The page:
Three consultants hired by the Senate Budget Committee to advise it about government involvement in synthetic fuels production recommended yesterday a go-slow approach instead of the $88 billion crash program President Carter has proposed.
"Experience has shown that time constraints and political visibility consistently limit the ability of federally supported pioneer projects to promote the commercialization of new technologies," warned one of them, William Stitt of ICF Inc.
The president's plan would achieve "significant import reductions," Stitt added, but it "appears less likely to result eventually in a commercially viable synfuels industry."
Instead, Stitt suggested "an aggressive first phase" of developing synfuels production capacity while deferring any decision about what later capacity targets should be. President Carter proposed a goal of 2.5 million barrels daily in liquid fuels or their gas equivalent by 1990.
The consultants testified before a special Budget subcommittee on synthetic fuels that is supposed to report to the full committee by Sept. 15 on the budgetary impact of alternate proposals to achieve synfuel production.
Sen. Gary Hart (D-Col.), chairman of the subcommittee, said yesterday that the "key ingredients" of any federal program should have production goals "which provide reasonable flexibility to further develop synthetic fuels processes to make them economically competitive with conventional petroleum."
ICF, as well as the other consultants, Cameron Engineers, and Booz, Allen Hamilton, all questioned whether the administration's proposal had that kind of flexibility. They said they prefer a slower approach that would allow careful evaluation of new technologies so that successive plants could benefit from the mistakes and successes of the first group of plants.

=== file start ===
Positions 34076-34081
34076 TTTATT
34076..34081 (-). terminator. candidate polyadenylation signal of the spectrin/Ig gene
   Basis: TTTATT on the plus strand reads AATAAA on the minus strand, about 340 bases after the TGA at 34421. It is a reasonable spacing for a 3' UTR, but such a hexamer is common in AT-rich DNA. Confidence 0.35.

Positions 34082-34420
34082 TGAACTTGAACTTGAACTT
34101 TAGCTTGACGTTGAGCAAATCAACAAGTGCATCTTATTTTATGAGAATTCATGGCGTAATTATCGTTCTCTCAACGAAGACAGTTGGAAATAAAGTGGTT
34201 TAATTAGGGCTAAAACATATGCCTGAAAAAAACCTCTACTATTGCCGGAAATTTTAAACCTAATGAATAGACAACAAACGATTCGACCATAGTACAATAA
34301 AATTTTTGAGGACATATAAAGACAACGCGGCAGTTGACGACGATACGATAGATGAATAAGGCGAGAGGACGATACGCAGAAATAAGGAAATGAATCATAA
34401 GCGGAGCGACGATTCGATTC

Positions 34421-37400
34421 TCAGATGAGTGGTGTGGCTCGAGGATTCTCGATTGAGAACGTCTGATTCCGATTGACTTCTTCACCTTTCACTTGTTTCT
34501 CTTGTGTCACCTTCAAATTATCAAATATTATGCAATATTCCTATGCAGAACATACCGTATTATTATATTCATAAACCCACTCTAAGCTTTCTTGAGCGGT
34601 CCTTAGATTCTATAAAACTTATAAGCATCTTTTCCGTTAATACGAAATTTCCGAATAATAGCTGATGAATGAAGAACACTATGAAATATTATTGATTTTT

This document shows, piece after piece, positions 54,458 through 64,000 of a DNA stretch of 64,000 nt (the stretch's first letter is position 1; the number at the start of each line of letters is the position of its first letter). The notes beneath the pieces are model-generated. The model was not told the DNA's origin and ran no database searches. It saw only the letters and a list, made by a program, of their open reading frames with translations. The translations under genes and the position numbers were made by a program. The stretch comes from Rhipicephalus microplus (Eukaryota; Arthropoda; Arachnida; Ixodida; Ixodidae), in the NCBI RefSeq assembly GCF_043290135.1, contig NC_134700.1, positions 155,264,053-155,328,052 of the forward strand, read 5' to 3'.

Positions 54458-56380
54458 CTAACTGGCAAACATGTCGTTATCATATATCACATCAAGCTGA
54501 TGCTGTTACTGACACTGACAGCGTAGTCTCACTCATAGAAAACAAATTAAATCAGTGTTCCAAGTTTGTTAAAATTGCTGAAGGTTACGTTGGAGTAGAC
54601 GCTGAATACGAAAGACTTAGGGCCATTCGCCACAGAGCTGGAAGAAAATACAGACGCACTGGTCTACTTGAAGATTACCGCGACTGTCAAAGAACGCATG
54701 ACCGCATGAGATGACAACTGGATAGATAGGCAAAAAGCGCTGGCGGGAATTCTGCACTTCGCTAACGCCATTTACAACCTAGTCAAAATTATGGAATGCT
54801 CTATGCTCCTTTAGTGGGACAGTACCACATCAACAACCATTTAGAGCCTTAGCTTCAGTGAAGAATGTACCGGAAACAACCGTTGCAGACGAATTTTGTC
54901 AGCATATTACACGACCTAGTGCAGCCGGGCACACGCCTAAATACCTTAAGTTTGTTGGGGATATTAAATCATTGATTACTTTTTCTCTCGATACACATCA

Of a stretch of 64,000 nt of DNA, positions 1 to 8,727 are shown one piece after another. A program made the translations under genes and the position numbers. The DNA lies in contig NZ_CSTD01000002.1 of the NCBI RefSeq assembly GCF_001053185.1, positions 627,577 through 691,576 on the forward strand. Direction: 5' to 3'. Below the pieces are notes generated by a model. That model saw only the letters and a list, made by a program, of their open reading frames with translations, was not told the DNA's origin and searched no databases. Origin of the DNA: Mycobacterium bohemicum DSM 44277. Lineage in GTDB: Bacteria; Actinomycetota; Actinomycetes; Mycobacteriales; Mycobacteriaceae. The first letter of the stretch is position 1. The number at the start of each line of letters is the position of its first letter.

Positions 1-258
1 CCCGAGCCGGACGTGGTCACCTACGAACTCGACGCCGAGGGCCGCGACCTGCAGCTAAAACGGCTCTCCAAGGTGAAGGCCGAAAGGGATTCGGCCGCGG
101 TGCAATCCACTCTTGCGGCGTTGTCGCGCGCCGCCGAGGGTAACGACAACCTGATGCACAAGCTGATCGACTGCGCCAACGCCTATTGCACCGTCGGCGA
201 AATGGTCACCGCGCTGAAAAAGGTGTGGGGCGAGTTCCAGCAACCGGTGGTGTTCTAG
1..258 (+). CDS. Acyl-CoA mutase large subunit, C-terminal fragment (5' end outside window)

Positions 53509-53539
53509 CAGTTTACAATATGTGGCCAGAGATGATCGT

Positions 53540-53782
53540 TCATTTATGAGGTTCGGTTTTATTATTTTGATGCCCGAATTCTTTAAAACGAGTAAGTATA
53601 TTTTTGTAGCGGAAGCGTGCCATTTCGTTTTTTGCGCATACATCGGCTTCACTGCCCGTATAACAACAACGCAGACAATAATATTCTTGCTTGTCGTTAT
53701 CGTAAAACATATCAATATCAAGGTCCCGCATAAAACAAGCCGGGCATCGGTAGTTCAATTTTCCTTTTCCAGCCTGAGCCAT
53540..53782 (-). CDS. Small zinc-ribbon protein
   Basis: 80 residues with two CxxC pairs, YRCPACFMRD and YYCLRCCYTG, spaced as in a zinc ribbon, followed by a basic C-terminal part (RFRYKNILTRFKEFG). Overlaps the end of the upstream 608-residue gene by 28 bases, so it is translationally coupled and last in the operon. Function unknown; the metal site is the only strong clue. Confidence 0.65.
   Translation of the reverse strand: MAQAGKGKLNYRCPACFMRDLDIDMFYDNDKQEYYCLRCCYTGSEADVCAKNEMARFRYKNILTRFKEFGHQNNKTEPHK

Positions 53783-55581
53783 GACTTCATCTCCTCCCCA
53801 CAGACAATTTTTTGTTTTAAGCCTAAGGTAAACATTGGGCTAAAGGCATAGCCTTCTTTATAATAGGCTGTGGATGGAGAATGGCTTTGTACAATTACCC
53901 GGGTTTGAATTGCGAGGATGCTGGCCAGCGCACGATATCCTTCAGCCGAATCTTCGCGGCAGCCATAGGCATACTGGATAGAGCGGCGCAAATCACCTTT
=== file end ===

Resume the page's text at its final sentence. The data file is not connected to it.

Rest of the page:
Sen. Lawton Chiles (D-Fla.) questioned the consultants pointedly, declaring, "I'm not sure we have that kind of time. Do we have the time to go the old way? What are the risks?"
"Have you taken into account the OPEC (Organization of Petroleum Exporting Countries) gun at our head?" Chiles asked.
Bruce Pasternack, vice president of Booz, Allen & Hamilton, replied, "I don't believe we would get all that much more production 10 years from now with a crash program" than from the slower approach the consultants prefer.
Stitt of the ICF proposed a two-phase program under which the government quickly would enter into contracts for six synthetic fuel plants but wouldn't proceed automatically with more on an accelerated schedule, "based on what was learned in Phase I, a decision would be made on whether to aim for 2.5 million barrels a day of capacity in 1990 or 1995 and on what type of synfuels would be included," he said.
Under consideration are plants that would make liquid fuels from coal and oil shale, and gas from coal. The president proposed contracting for six full-scale synfuels plants by 1981 and another 20 by 1984, and subsidizing them with a variety of mechanisms ranging from loan guarantees to purchase agreements for the output.
Stitt went on to suggest another version of a two-phased approach in which there would be a decision in the second phase "on whether to proceed at all with further synfuel development or to reduce imports through other more-cost-effective measures."
The hearing will continue today with witnesses from the administration and the Congressional Budget Office.